The right of workingmen to enlarge the membership of unions by inviting other workingmen to join, like other civil rights, must be exercised with reasonable regard for the conflicting rights of others, and the members of a union, having notice that the employees of an establishment are under contract with their employer not to remain in his employ after joining the union, may not lawfully, for the purpose of unionizing the establishment through an actual or threatened strike, induce or seek to induce such employees to violate their contract by joining the union, or (what in equity is the same) by secretly agreeing to join, and thereafter remaining at work until sufficient new members can be obtained so as to bring about a strike, thus uniting with the union in a plan to subvert the system of employment to which they voluntarily have agreed and upon which their employer and their fellow employees are relying.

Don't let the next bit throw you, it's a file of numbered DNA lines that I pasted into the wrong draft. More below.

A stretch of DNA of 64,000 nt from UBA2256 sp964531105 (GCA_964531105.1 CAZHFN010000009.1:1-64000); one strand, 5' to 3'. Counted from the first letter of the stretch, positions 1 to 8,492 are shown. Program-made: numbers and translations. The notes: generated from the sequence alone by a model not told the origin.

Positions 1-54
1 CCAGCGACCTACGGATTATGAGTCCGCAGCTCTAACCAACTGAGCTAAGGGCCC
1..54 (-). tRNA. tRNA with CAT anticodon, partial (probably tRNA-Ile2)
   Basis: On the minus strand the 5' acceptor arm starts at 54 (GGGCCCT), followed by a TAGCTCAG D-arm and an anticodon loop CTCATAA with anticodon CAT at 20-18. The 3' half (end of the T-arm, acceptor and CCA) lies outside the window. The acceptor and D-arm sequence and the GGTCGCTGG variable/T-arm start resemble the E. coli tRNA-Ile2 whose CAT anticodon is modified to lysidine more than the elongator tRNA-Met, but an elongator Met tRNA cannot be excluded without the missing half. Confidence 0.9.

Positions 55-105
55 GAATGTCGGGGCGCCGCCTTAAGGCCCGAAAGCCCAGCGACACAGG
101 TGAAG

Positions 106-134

An employer is entitled to the goodwill of his employees, irrespective of the fact that they are employed at will and that the relation is terminable by either party at any time; he is entitled to the benefit of the reasonable probability that, by properly treating them, he will be able to retain them in his employ and to fill vacancies occurring from time to time by the employment of other men on the same terms. It is unlawful for a third party, having notice of this relation, to interfere with it without just cause or excuse.
Intentionally to do that which is calculated in the ordinary course of